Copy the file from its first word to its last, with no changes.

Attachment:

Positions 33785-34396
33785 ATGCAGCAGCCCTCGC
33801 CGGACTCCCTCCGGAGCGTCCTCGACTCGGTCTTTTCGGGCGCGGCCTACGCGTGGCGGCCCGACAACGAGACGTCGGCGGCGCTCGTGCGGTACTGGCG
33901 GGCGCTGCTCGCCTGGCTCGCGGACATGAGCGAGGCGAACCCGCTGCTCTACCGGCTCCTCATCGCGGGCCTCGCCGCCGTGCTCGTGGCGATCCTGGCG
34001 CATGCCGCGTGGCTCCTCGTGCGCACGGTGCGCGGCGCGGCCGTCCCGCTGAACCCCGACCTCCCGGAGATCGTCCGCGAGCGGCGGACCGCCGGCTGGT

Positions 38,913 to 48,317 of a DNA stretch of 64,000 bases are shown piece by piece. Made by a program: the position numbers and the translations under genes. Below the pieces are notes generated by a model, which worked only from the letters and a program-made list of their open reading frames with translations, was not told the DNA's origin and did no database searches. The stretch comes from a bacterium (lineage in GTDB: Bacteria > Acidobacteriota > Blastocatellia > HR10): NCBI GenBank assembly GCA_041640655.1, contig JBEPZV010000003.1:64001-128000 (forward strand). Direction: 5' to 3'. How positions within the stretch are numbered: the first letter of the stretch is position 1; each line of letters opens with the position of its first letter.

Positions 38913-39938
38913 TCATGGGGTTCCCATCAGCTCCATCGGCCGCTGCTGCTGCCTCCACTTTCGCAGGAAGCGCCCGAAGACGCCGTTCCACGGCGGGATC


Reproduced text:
Positions 33785-34396
33785 ATGCAGCAGCCCTCGC
33801 CGGACTCCCTCCGGAGCGTCCTCGACTCGGTCTTTTCGGGCGCGGCCTACGCGTGGCGGCCCGACAACGAGACGTCGGCGGCGCTCGTGCGGTACTGGCG
33901 GGCGCTGCTCGCCTGGCTCGCGGACATGAGCGAGGCGAACCCGCTGCTCTACCGGCTCCTCATCGCGGGCCTCGCCGCCGTGCTCGTGGCGATCCTGGCG
34001 CATGCCGCGTGGCTCCTCGTGCGCACGGTGCGCGGCGCGGCCGTCCCGCTGAACCCCGACCTCCCGGAGATCGTCCGCGAGCGGCGGACCGCCGGCTGGT

Positions 38,913 to 48,317 of a DNA stretch of 64,000 bases are shown piece by piece. Made by a program: the position numbers and the translations under genes. Below the pieces are notes generated by a model, which worked only from the letters and a program-made list of their open reading frames with translations, was not told the DNA's origin and did no database searches. The stretch comes from a bacterium (lineage in GTDB: Bacteria > Acidobacteriota > Blastocatellia > HR10): NCBI GenBank assembly GCA_041640655.1, contig JBEPZV010000003.1:64001-128000 (forward strand). Direction: 5' to 3'. How positions within the stretch are numbered: the first letter of the stretch is position 1; each line of letters opens with the position of its first letter.

Positions 38913-39938
38913 TCATGGGGTTCCCATCAGCTCCATCGGCCGCTGCTGCTGCCTCCACTTTCGCAGGAAGCGCCCGAAGACGCCGTTCCACGGCGGGATC